“It needs an extraordinary combination of intellectual and moral qualities to gain the hearts of the public as Dickens has gained them.”
–The Times, 10 June 1870
Charles Dickens was the publishing phenomenon of the Victorian era and remains one of the world’s most widely read authors today. The memorable characters, inventive prose, and suspenseful plots of his novels were immediately popular and acclaimed, crossing boundaries of class, gender, and race to become worldwide favorites. The “sentimental radicalism” with which he exposed societal problems and injustice engaged the popular imagination and led to increased activism and calls for governmental reforms.
Dickens also transformed the business of writing, publishing, and selling literature. The publication of his novels in monthly serialized parts; the delightful illustrations of his collaborator “Phiz” (Hablot K. Browne); his championing of the working and middle classes; and the blend of domestic, societal, comedic, and tragic elements in his works developed into a strong brand in the public imagination. Dickens became an industry unto himself, with innumerable agents, booksellers, imitators, plagiarists, pirates, and hangers-on making a living from his name. Dickens’s works themselves were also transformed by economic imperatives, with plots changed midstream to spur sales and new works begun to save a struggling magazine or publisher.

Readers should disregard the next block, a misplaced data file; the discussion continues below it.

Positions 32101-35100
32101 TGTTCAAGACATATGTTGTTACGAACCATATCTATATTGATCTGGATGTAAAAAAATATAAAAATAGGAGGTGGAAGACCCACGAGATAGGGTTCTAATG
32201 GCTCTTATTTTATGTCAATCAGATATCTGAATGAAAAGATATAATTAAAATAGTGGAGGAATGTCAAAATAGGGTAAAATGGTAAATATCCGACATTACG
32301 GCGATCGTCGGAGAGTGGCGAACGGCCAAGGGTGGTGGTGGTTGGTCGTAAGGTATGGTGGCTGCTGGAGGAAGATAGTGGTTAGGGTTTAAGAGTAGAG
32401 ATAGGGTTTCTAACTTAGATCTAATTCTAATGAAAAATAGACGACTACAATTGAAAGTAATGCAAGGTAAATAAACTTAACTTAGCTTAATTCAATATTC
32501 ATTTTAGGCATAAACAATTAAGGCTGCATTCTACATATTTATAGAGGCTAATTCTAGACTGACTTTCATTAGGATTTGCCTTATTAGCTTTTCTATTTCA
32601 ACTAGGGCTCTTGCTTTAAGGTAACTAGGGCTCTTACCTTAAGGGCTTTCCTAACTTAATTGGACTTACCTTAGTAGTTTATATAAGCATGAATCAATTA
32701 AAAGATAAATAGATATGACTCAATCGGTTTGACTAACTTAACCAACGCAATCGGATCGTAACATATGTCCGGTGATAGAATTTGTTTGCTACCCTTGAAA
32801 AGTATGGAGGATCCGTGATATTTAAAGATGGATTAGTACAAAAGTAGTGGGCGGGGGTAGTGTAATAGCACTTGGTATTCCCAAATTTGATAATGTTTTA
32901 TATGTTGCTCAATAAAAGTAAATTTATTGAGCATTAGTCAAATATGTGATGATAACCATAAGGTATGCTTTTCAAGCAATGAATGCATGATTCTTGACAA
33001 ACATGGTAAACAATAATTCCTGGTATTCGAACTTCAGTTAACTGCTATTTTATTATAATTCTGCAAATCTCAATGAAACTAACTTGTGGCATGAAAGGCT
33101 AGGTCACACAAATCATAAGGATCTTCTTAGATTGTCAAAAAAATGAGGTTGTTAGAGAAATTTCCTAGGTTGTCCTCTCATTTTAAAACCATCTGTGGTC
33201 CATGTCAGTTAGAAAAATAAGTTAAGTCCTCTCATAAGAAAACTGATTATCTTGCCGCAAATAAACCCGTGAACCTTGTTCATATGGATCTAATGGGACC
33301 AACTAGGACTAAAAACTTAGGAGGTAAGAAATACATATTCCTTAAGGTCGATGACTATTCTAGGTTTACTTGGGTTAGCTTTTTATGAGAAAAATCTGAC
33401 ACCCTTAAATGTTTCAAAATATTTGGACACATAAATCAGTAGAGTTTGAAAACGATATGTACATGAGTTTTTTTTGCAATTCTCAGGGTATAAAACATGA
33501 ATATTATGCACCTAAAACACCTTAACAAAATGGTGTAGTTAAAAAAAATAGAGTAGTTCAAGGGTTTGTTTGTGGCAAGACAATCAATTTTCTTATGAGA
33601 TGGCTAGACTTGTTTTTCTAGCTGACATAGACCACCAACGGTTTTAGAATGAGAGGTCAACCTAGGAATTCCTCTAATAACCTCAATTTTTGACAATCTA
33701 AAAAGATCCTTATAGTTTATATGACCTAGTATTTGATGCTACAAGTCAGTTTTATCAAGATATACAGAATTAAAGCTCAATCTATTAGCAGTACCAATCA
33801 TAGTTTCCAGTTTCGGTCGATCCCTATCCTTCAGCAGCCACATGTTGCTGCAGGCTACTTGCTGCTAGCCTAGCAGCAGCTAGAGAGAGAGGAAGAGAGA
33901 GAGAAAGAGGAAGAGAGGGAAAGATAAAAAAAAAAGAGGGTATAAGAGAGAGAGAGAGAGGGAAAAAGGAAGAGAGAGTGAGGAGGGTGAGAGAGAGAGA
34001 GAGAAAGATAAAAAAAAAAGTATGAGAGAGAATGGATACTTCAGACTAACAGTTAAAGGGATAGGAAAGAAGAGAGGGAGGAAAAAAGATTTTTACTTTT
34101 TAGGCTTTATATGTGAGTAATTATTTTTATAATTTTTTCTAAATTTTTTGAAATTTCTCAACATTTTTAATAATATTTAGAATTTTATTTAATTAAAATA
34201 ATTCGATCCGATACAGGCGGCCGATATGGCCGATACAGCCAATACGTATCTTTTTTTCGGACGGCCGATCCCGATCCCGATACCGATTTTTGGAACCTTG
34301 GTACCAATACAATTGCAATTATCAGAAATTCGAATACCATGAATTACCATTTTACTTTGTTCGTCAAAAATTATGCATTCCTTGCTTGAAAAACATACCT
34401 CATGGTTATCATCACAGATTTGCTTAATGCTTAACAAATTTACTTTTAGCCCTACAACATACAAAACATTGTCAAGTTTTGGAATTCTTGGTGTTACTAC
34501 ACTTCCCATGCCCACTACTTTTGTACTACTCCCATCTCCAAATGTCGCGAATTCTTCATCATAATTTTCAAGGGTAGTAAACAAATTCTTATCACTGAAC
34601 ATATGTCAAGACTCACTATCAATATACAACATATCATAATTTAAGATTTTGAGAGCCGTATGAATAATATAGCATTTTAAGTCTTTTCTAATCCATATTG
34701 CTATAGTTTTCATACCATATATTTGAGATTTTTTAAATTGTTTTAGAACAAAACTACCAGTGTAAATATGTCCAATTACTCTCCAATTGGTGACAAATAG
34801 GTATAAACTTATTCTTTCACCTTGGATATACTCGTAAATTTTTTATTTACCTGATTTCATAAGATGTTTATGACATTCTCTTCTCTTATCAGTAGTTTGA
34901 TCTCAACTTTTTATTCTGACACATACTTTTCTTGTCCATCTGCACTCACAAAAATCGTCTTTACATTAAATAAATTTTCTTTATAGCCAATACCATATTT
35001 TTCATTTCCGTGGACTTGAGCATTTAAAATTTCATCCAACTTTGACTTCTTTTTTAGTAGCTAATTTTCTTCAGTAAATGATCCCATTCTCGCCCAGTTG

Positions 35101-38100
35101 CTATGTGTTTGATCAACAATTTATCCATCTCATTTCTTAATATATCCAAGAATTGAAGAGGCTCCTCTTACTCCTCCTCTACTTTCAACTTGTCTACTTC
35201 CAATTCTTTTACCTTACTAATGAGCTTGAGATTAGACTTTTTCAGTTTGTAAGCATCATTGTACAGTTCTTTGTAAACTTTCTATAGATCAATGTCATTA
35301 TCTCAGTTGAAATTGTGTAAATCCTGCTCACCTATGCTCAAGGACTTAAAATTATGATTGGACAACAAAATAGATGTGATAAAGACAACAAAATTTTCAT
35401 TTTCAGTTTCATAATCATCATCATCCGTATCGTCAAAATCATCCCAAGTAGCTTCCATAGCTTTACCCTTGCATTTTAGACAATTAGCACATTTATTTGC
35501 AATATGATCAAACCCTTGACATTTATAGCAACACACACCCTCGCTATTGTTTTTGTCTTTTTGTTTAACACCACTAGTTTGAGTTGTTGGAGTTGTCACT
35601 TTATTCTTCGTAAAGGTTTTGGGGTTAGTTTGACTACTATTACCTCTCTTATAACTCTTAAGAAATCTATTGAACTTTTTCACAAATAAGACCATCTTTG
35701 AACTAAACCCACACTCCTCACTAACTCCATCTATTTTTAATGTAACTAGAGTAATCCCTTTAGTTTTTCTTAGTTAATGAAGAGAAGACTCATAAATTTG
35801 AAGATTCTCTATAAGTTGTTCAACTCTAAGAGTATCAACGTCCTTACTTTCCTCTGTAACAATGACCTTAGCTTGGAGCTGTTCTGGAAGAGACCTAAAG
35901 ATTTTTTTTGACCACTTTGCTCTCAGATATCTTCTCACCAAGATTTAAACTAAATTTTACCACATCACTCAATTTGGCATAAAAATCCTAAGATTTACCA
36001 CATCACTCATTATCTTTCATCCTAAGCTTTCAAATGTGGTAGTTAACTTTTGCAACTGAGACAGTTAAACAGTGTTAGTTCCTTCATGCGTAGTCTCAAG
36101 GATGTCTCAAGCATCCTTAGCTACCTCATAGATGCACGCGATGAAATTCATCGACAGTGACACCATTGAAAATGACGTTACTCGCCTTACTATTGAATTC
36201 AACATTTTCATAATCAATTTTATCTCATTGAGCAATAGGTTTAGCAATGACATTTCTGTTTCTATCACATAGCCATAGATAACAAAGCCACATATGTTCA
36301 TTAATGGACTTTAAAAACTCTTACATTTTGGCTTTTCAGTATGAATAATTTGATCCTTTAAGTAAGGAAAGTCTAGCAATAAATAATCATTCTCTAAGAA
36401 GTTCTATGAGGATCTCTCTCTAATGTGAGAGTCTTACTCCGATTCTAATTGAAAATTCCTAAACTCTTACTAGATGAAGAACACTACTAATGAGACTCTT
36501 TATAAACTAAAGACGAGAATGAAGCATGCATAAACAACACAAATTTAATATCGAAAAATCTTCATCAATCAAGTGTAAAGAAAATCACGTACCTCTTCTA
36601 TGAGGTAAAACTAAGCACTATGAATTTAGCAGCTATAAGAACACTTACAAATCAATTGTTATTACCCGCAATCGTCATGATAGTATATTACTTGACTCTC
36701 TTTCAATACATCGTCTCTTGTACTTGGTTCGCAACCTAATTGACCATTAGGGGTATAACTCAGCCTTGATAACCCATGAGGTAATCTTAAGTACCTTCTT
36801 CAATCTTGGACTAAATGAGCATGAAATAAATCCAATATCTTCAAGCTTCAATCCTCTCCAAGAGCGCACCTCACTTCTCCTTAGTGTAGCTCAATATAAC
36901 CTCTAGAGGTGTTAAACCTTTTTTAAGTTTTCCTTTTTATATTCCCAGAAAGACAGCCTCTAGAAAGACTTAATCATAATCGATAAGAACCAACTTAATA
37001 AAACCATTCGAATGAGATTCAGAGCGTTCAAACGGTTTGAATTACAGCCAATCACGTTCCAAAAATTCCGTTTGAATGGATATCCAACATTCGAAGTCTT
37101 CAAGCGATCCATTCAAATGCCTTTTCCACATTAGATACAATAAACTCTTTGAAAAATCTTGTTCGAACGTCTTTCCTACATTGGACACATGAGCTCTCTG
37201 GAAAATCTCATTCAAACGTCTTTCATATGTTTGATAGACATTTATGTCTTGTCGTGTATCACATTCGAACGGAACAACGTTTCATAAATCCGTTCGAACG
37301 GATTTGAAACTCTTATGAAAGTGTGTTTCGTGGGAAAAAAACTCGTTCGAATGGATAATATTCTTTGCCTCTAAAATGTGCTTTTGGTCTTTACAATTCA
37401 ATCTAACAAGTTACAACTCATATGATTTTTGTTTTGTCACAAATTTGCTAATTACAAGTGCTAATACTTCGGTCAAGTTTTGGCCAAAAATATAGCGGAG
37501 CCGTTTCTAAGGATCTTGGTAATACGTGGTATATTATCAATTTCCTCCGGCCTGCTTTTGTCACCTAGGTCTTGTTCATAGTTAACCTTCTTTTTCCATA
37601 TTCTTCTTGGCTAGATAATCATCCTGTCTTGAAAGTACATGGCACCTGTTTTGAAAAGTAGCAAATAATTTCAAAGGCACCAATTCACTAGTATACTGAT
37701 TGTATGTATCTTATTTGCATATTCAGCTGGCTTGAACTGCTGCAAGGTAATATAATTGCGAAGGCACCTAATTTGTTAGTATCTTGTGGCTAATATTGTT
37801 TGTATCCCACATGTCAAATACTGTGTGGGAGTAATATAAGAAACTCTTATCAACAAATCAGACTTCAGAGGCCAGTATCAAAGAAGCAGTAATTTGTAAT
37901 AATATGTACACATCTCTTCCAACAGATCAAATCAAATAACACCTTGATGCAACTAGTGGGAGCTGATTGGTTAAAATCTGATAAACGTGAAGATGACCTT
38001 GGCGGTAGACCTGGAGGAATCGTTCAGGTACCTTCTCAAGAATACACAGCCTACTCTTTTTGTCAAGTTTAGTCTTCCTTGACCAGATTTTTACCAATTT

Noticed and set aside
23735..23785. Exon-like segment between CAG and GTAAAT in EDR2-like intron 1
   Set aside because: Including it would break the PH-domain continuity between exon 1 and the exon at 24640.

In this exhibition, commemorating Dickens’s 200th birthday (February 7, 2012), rare works by Dickens and from his time illuminate the intersections between Dickens’s marketable public persona and the many controversies in which he involved himself, from copyright law to poverty.
Exhibit curated by Will Hansen, Assistant Curator of Collections, David M. Rubenstein Rare Book & Manuscript Library. We gratefully acknowledge the assistance of Richard and Jane Levy in loaning items for the exhibit.
Rare Book Room Hallway Gallery
Duke University, Durham, North Carolina
February 1-April 1, 2012
Looking for a previous version of this exhibit? Use the Internet Archive's stored version of the page.